Image of status for migratory shorebirds, showing Very Poor result, Declining trend and Medium data confidence.

The status of migratory shorebirds in Port Phillip Bay in 2022-2023 was Very Poor and the trend is Declining. This status is informed by available time-series data collected by BirdLife Australia (abundance data of 28 species) and applying the Living Planet Index (for details see methodology). The confidence score for this data is Medium. The downward trend reflects findings at both state and national reporting scales examined by the Threatened Species Index (TSX) and the Australia’s migratory shorebirds Trends and prospects (Rodgers et al. 2023).

Migratory shorebirds abundance is a good indicator of the state of the marine environment.

Photo of a Sandpiper walking through shallow water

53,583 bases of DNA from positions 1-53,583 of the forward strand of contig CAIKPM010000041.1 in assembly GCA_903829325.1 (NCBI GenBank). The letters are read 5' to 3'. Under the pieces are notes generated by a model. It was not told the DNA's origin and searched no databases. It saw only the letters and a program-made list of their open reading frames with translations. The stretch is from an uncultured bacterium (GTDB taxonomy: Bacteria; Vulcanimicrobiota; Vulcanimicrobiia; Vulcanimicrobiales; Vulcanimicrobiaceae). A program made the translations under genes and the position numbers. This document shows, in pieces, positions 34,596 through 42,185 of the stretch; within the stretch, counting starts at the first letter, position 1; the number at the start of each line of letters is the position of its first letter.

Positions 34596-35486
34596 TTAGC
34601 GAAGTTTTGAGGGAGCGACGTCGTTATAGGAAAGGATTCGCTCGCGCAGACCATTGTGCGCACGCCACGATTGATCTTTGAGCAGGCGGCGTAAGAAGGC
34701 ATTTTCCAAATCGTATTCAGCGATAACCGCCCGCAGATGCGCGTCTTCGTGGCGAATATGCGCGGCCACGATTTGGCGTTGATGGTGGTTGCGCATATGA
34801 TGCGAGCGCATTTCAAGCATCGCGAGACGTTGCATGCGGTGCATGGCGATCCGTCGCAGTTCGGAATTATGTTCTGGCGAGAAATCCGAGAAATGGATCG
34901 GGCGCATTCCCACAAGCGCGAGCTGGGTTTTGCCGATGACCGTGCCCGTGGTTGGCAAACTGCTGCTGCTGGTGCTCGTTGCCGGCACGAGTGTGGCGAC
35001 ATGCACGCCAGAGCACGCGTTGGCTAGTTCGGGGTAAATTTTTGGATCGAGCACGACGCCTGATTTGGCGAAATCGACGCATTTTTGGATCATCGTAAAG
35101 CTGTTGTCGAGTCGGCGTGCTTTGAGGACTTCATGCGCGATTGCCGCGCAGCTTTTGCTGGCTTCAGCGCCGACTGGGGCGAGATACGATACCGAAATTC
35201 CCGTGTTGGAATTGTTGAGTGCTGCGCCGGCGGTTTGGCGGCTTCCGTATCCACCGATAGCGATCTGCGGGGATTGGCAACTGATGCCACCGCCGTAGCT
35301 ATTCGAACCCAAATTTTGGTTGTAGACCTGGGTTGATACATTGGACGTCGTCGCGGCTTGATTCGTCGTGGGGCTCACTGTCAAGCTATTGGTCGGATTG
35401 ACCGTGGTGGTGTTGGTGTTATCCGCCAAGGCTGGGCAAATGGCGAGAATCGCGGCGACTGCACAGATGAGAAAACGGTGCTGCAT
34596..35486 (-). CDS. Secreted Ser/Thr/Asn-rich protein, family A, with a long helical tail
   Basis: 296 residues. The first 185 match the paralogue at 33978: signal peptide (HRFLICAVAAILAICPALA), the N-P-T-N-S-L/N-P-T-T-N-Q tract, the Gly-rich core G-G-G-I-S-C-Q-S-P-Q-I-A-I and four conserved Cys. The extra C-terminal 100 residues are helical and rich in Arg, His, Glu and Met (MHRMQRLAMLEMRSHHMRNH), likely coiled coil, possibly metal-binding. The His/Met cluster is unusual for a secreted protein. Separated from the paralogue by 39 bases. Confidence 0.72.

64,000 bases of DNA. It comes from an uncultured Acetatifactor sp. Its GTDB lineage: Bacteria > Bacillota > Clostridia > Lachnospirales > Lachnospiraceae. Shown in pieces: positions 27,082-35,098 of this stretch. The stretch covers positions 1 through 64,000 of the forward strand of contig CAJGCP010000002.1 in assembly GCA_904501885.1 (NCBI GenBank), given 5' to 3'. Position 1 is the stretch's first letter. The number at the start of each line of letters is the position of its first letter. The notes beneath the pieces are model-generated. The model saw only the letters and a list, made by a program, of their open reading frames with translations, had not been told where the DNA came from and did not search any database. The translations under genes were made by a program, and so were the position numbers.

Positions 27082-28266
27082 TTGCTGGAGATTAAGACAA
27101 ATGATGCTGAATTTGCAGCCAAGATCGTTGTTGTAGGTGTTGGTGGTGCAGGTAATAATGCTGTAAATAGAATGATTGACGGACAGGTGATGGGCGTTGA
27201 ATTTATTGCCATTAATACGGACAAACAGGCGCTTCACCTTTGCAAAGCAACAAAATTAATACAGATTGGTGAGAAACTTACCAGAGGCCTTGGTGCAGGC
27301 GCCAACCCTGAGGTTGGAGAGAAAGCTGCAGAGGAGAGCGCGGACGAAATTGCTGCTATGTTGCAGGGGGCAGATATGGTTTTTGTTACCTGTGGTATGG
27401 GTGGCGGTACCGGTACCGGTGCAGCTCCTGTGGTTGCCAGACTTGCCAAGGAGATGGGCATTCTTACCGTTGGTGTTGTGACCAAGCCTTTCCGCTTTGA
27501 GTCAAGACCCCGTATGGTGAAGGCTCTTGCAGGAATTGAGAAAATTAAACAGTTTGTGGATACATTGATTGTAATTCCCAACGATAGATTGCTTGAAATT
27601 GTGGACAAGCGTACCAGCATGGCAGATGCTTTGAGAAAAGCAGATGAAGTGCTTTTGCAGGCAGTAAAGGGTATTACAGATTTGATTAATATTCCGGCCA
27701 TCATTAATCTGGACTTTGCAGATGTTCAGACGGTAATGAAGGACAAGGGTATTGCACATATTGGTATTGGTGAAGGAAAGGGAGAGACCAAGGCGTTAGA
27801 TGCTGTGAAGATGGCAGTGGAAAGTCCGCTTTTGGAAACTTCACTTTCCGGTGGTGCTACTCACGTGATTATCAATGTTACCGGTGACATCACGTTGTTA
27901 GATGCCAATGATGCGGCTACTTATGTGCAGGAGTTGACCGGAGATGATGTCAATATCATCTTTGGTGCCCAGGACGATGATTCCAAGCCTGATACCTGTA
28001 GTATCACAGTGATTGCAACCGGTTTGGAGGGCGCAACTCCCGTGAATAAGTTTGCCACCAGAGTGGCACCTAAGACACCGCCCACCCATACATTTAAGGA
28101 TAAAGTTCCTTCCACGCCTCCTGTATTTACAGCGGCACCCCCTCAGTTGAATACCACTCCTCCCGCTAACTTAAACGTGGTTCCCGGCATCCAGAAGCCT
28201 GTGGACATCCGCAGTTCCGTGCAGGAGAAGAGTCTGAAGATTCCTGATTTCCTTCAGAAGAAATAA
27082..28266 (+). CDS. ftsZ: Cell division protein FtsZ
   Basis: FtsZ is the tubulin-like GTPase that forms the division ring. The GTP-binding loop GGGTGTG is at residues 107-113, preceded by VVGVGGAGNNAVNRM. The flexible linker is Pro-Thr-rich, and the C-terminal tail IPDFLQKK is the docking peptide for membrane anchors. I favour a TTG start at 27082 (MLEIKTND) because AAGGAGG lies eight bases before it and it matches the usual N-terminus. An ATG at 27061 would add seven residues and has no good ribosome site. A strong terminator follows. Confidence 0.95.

Photo Credit: Hayley Alexander

These birds forage select prey with diverse traits (body size, bill shape, leg length), at various depths and habitats such as nearshore, offshore, estuaries, wetlands and coastal habitat types. Sites across Port Phillip Bay (West) and the Bellarine Peninsular are significant shorebird habitats recognised under the Ramsar Convention on Wetlands.

Data Citation: BLA (2023) Birdata Platform Extraction, BirdLife Australia, Melbourne.
Map Data Source: CoastKit
Data contributors and acknowledgements:

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Page last updated: 17/04/24